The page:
So as I mentioned earlier, this method involved using and manipulating one shots with audio directly on our timelines as opposed to MIDI in a piano roll.
After you drop the one shot into your project it is usually smart to try and find the key or the note of the one shot. One way you can do this is by using your ear. All you have to do is open up a piano and play the one shot and keep hitting keys on your piano until you hit either the note or the root of the chord in the one shot. You will know it is the right key when it sounds... well right. It's the only way to describe it. This can be difficult at first, but the more you do it the easier it gets. Training your ear is valuable so while it may be tough at first, your future self will thank you.
The easier way (although it doesn't always work) is to throw a tuner on your audio track. Because I'm using Ableton, I can use the stock tuner plug in that comes with the program. There is a tuner in pretty much every DAW but if your software of choice doesn't have one you can try using this free tuner, or by downloading the countless free tuners available for your cell phone / tablet.
Sometimes a tuner wont be able to pick up the note or the root of the chord which is why strengthening your ear is so important, but another trick you can do if your ears and tuner aren't cutting it, is looping a section of the one shot over and over again so it makes a more cohesive tone. Sometimes the note is too quick for your tuner and this will give it more of a chance to feed a note back to you.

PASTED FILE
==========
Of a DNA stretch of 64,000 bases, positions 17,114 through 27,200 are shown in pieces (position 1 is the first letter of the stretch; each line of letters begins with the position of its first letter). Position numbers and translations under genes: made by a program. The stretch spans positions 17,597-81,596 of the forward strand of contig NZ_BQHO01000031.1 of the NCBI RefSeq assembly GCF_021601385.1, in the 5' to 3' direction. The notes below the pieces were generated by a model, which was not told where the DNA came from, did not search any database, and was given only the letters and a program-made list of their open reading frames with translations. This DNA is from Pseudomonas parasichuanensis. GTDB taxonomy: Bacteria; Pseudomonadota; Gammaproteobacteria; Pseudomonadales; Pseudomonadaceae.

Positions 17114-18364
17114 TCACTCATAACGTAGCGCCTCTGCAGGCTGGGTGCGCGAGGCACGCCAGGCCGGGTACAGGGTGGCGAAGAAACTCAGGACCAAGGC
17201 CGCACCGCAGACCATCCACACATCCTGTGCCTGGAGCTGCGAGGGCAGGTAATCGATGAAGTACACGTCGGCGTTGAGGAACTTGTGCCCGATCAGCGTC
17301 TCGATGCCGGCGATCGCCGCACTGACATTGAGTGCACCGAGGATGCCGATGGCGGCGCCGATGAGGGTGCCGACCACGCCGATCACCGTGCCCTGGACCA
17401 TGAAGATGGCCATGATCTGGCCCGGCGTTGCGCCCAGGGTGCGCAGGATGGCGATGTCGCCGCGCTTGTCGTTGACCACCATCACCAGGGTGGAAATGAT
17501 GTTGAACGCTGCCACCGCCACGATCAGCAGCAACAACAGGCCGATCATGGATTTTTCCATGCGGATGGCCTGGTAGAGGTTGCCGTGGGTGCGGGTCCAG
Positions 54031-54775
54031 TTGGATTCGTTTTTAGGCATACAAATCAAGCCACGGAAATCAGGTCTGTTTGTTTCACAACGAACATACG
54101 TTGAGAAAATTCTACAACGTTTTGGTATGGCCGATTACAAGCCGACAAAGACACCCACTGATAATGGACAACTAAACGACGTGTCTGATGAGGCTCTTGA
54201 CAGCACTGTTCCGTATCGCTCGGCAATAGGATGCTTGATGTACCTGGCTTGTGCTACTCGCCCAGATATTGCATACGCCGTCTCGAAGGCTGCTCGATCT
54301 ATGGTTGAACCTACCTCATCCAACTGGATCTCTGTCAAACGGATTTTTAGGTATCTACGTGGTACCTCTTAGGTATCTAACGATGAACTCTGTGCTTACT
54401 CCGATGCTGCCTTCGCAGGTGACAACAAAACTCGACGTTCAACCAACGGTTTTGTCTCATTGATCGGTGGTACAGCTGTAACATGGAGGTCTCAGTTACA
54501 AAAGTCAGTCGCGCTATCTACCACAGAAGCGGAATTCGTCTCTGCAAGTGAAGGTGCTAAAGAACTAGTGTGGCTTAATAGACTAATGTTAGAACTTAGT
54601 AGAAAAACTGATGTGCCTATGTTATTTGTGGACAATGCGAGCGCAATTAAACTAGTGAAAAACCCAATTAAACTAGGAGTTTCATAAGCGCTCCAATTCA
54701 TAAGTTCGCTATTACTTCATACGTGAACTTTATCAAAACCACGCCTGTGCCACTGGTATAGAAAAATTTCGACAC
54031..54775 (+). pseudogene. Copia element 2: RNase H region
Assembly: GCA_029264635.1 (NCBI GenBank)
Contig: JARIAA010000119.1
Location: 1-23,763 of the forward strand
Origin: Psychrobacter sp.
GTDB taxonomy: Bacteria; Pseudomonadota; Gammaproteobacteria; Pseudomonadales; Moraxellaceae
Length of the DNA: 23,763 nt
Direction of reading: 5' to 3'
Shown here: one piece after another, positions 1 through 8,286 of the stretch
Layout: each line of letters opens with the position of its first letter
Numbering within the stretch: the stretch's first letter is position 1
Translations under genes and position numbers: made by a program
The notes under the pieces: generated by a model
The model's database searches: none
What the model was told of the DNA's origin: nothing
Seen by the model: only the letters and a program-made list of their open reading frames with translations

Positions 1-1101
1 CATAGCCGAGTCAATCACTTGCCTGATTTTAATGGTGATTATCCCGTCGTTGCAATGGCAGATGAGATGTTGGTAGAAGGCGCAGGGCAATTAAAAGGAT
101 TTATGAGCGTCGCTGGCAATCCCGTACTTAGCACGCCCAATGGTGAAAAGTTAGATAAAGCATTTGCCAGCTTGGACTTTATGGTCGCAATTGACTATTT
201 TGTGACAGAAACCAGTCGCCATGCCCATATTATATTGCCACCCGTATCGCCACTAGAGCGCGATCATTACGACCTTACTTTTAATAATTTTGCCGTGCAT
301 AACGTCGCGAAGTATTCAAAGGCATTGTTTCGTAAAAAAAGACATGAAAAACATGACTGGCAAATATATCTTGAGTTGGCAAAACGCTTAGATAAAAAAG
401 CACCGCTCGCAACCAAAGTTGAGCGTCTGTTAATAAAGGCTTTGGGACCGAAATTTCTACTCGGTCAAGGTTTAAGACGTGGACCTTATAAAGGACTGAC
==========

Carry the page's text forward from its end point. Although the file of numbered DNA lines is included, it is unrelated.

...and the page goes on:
Now that you have the key or note down it's finally time to get into some music.
Something to note, as you do this more and more, this process becomes faster. So if you are discouraged by how long this took you on the first try, I guarantee you it wont take you as long on the 5th.
I will usually start messing around with the one shot by transposing it up and down until i get an initial sound that I like ( this step is actually a lot more fun and streamlined when using a sampler IMO). In the case of this beat and example I like the way this one shots sounds when it's transposed down by 7 semitones.